While it’s certainly amusing that one of the projects that Hollywood simply refuses to let die is a film about zombies, the long road to the screen for Pride and Prejudice and Zombieshas been so long and so arduous that it simply doesn’t seem worth it at this point. And yet, this is Hollywood, and the adaptation of Seth Grahame-Smith‘s “novel” does come with a script by David O. Russell and it does fall under the newly-hot “zom-rom-com” genre that moviegoers seem to like these days (thanks, Warm Bodies). So let’s throw some more money at it and hope it all works out. Deadline Hollywood passes along word that Panorama Media has joined the long list of the film’s producers – including Darko Entertainment, Handsomecharlie Films, and producer Allison Shearmur – to give the project (which still doesn’t have a cast or a director) still more money to get made. Money is cool and all, but you know what’s really cool? A director and a cast. The news also assures us that the film is out to potential directors, but considering that Zombies has already cycled through plenty of potential directors – with Craig Gillespie last attached to direct back in August of 2011, and other names like Russell himself and Mike White on board at various points to helm – that doesn’t mean much. At least this is a small piece of good news for a plagued project that, again, still doesn’t have an attached director or any semblance […]

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Looney Tunes

Given the shoddy treatment Jim Henson’s Muppets characters got through much of the ’90s and the ’00s, last year’s refresher of their property, The Muppets, was welcomed as a huge breath of fresh air. Finally somebody with true affection for these beloved characters gave them a big screen vehicle that skillfully treated them with the respect they deserve. Things are arguably looking worse for Warner Bros.’ Looney Tunes franchise than they ever did for the Muppets though. The last time these characters hit the big screen was in 2003’s already-forgotten Looney Tunes: Back in Action, and the last time they felt remotely relevant was when they appeared in Space Jam in 1996. Here is a stable of characters that was beloved for decades, whose earliest animated works are still held up in knowledgeable circles as being enduring pieces of modern art, and we can’t even get them a decent Space Jam sequel? What gives? Hopefully all this is about to change, because the brothers Warner are putting together a new feature for Bugs, Daffy, and crew, and it sounds like they’re taking the The Muppets approach that resulted in that property enjoying newfound relevance. What are the similarities here? Well, according to THR [via Slashfilm], the studio is looking outside the insular animated world and giving the job of putting this film together to people who are known for doing other things, but still have a deep, abiding affection for animated weirdness.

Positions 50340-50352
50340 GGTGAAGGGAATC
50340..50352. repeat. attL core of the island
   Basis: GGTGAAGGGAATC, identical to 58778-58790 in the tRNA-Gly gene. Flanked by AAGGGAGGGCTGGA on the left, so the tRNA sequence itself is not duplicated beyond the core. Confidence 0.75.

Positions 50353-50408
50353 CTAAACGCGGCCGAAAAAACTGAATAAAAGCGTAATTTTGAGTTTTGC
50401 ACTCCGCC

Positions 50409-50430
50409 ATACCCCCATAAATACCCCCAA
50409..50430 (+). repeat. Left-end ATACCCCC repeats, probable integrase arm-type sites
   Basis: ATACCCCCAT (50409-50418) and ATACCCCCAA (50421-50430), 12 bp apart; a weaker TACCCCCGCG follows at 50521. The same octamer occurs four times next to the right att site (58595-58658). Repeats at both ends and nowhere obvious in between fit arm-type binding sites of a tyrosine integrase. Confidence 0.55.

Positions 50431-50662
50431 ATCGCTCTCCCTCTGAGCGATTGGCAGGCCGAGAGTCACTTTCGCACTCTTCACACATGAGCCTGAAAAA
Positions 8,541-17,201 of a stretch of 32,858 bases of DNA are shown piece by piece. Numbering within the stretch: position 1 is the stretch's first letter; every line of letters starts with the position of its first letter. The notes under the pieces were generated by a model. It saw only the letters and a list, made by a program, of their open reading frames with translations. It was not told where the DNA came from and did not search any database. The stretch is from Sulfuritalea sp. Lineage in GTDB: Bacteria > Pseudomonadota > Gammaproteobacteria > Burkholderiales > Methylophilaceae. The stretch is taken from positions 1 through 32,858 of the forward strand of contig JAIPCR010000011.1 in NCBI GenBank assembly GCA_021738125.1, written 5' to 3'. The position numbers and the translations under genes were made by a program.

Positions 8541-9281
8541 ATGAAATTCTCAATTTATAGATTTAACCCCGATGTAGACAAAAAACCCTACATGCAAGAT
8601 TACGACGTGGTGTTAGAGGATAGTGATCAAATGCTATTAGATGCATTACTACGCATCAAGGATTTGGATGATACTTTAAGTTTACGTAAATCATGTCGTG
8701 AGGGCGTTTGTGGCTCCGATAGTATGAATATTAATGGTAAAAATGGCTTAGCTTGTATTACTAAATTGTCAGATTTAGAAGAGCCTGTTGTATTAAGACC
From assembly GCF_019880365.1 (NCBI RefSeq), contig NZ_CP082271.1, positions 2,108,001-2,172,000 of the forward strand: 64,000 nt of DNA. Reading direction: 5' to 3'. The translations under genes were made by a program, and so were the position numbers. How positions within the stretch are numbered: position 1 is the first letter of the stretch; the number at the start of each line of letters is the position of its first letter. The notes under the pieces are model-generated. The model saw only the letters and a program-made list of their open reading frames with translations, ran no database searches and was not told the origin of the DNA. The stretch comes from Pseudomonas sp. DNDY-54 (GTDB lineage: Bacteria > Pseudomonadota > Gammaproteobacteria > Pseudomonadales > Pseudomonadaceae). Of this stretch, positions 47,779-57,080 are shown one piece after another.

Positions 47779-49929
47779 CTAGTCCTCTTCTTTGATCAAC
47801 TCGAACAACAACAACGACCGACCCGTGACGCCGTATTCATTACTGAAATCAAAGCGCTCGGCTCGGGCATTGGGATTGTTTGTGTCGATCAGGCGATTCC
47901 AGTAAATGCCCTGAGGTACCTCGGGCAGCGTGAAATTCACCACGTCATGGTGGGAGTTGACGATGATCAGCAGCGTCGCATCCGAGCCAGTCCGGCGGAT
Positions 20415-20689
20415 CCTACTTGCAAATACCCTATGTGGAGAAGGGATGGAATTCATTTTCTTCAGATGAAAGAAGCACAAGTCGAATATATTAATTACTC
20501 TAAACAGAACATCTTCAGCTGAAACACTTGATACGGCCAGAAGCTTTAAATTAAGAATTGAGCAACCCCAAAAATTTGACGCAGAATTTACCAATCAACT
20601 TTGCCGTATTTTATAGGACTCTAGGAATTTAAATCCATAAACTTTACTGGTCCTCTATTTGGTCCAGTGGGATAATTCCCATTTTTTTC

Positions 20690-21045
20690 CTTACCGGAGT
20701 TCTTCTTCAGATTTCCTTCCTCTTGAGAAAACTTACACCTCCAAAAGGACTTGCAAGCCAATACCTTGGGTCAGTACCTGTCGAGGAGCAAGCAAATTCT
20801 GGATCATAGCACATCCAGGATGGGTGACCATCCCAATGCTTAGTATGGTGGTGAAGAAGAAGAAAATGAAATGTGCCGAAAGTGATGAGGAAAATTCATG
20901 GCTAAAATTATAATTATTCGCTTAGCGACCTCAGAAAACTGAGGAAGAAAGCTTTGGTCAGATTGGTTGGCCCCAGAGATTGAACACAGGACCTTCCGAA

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All in all, this was a decent summer. There were plenty of highs and lows, with zero grand achievements for either sides of that scale. We could argue endlessly about what movies lived up to the hype or which ones totally blew it, but where’s the fun in having that conversation for the thousandth time over twitter? What we all should be discussing is the important stuff, like, how sad Damon Lindelof‘s Twitter feed could get this summer or how many ounces of man sweat we think Matthew McConaughey shed in Magic Mike? These are the real topics worthy of discussion, ’cause who cares why Vickers didn’t run a few feet to the right to easily save her life in Prometheus? Or how on earth Batman survived that nuclear blast when we clearly saw him in The Bat before the blast? These are details we all need to let go of. What you all really need to know is who came out as the winners and losers of this summer season, and I’m here to tell you who.

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Benjamin Walker in Abraham Lincoln: Vampire Hunter